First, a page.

The Hunger Games, Corduroy and Me

Though I read The Hunger Games Trilogy, I have yet to see the movie—just because I haven’t found time.  I’m thrilled that the reviews are so good, that all this anticipation won’t be for naught.  I am also desperately relieved—unlike some on the Twittersphere—that a black child (the impossibly cute Amandla Stenberg, who is actually biracial) was cast in the role of Rue.  Reading the books, I cried when Rue died in the first book, bawled in the second book, when Katniss visits Rue’s district and has contact with the child’s family.  I imagined Rue black, not because I am black, but because Suzanne Collins told me she was.  (Or implied it and later acknowledged that this was her intent.)  In fact, because Thresh, who is not related to Rue, is also described as having dark skin, I was under the impression that most of District 11 was black.  When I learned that there was a film in the works, one of my first thoughts was: will the casting reflect this description?

I had reason to wonder.  A little factoid not everyone knows about me is that I am Lisa, the little girl from the beloved Don Freeman children’s classic book Corduroy.   Well sort of.  Here’s the true story.  My father and Don Freeman were friends through publishing.  Mr. Freeman had been to the house, met me, met my stuffed bear in overalls and got his concept.  Of course, I was just two and my bear had no name, but together we inspired him, or so I’ve been told.  His Lisa is black, the way he imagined I would look when I was eight or nine.  When I was five, Mr. Freeman gave me an original drawing of Lisa and Corduroy—only in this version, he gave her two pigtails like mine, instead of the long ponytail in the book.  He also gave her extra chubby cheeks like I had at that age.  (I am looking at the drawing as I write this: it hangs on my wall.)

Though I didn’t write the book, I’ve often been invited to do readings of it which has been fun.  (I’m told that I really do look like a grown up version of the girl in the book!)  I’ve also read the book to my kids so many times and always thought they knew the words and pictures by heart.  But one day, when I read the book at my children’s school, my daughter, Zoe who was sitting in front, raised her hand and asked:

“If it’s supposed to be you, Mommy, why does the mother in the story have brown skin too?”   Meaning, why wasn’t Lisa’s mother white, like Grandma?  I responded that it was 1968, and back then, it was easier for people to accept children being the same color as their parents. I didn’t hold the publishing industry of the 1960s to such a high standard.  But when I hear people of all races talk about Corduroy the thing they say most is: That was my favorite book as a child!  Or That’s my children’s favorite book!  Everyone loved Corduroy and the little girl who took him home—regardless of the fact that she was not white.  What Corduroy proves is that audiences connect with characters who look different from them, as long as the story is genuine and the feelings are familiar.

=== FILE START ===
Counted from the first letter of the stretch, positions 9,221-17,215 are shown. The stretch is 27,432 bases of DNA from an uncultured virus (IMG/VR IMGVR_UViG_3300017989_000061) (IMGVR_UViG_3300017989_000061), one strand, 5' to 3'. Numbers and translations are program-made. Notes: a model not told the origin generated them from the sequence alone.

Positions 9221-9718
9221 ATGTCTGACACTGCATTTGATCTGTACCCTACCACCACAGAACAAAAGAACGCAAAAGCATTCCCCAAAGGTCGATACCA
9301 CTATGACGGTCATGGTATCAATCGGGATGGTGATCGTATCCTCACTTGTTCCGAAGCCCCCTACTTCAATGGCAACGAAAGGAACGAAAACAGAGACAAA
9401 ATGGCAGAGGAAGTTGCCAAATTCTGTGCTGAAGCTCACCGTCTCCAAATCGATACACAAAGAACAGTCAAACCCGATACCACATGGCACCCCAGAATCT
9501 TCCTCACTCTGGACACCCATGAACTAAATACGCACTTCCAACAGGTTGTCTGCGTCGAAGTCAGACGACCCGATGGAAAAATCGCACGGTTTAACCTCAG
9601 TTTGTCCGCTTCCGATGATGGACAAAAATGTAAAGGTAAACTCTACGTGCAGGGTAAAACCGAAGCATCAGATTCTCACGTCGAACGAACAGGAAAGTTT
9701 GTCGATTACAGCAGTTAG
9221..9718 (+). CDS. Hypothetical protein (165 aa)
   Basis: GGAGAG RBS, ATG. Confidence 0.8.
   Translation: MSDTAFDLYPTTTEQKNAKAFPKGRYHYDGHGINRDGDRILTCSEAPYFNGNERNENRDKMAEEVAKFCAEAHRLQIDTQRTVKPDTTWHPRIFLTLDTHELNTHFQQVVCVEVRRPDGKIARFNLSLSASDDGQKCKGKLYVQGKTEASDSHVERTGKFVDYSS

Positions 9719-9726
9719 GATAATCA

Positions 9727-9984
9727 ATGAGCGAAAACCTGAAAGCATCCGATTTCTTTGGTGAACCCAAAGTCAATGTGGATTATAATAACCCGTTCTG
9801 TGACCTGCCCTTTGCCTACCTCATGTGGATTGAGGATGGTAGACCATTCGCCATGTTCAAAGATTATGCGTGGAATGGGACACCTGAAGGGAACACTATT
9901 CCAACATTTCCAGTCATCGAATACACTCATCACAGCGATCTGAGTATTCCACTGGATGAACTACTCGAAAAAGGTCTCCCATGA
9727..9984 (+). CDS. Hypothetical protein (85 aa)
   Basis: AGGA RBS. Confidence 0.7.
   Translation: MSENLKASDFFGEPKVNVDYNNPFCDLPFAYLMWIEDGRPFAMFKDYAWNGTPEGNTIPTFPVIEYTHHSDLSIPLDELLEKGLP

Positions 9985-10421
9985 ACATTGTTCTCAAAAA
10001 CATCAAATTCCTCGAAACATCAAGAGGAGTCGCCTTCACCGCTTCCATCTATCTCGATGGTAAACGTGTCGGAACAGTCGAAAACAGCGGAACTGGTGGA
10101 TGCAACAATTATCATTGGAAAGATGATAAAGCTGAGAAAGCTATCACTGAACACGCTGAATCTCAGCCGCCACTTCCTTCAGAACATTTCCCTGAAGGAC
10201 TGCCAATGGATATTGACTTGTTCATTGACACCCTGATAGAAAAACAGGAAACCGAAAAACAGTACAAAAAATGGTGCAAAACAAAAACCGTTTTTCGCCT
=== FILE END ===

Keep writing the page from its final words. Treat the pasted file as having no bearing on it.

I believe the same is true for The Hunger Games.  Rue would be compelling in any color, though the author envisioned her brown.  I wonder if viewers of the film expected Rue to look like Prim, since Rue reminds Katniss of Prim (and Prim is described in the book as fairer than Katniss).  But it is Rue’s youth, sweetness and innocence that touches Katniss’s heart–the fact that she is dark does not dilute these qualities.

And speaking of Katniss, what about the casting choice of Jennifer Lawrence, a blue-eyed blond, playing the role of a girl the book described as having olive skin, dark hair and eyes?   (More like Naya Rivera, who plays Santana on Glee  .  Granted, for the role, Lawrence dyed her hair a little darker.)   Was there a moment when the film was being cast, when people said, okay, what race should Katniss be?  What went into the decision to make her white?  Or was it was always assumed that she would be white because this was going to be such a huge film, and having a white star seemed like the most marketable choice?  Actually, Katniss’s race wasn’t a big deal for me; many white people have olive skin and dark hair anyway.   What would have been a big deal—what would have smacked of deep cowardice—would have been casting a white actress for the role of Rue.  That would have sent the message that: no matter what the writer’s vision was, Hollywood could not expect an audience to weep for a black kid.

It is growing more common in films and on television to cast people of diverse racial backgrounds in mainstream roles without anyone making a big deal out of it.  For example, in Bridesmaids, the protagonist’s best friend Lillian–who was the bride herself—was clearly biracial.  She was played by Maya Rudolph, a biracial actress and comedienne, and in the film, she had a clearly black father and clearly white mother.  I loved that no one mentioned race in the film.  It was just there, and no big deal.  Is that reality–race being no big deal?  No, but what a wonderful wish.  If Hollywood perpetuated that fantasy more—rather than ramming stereotypes down our throats, I wonder: would those stereotypes begin to dissolve?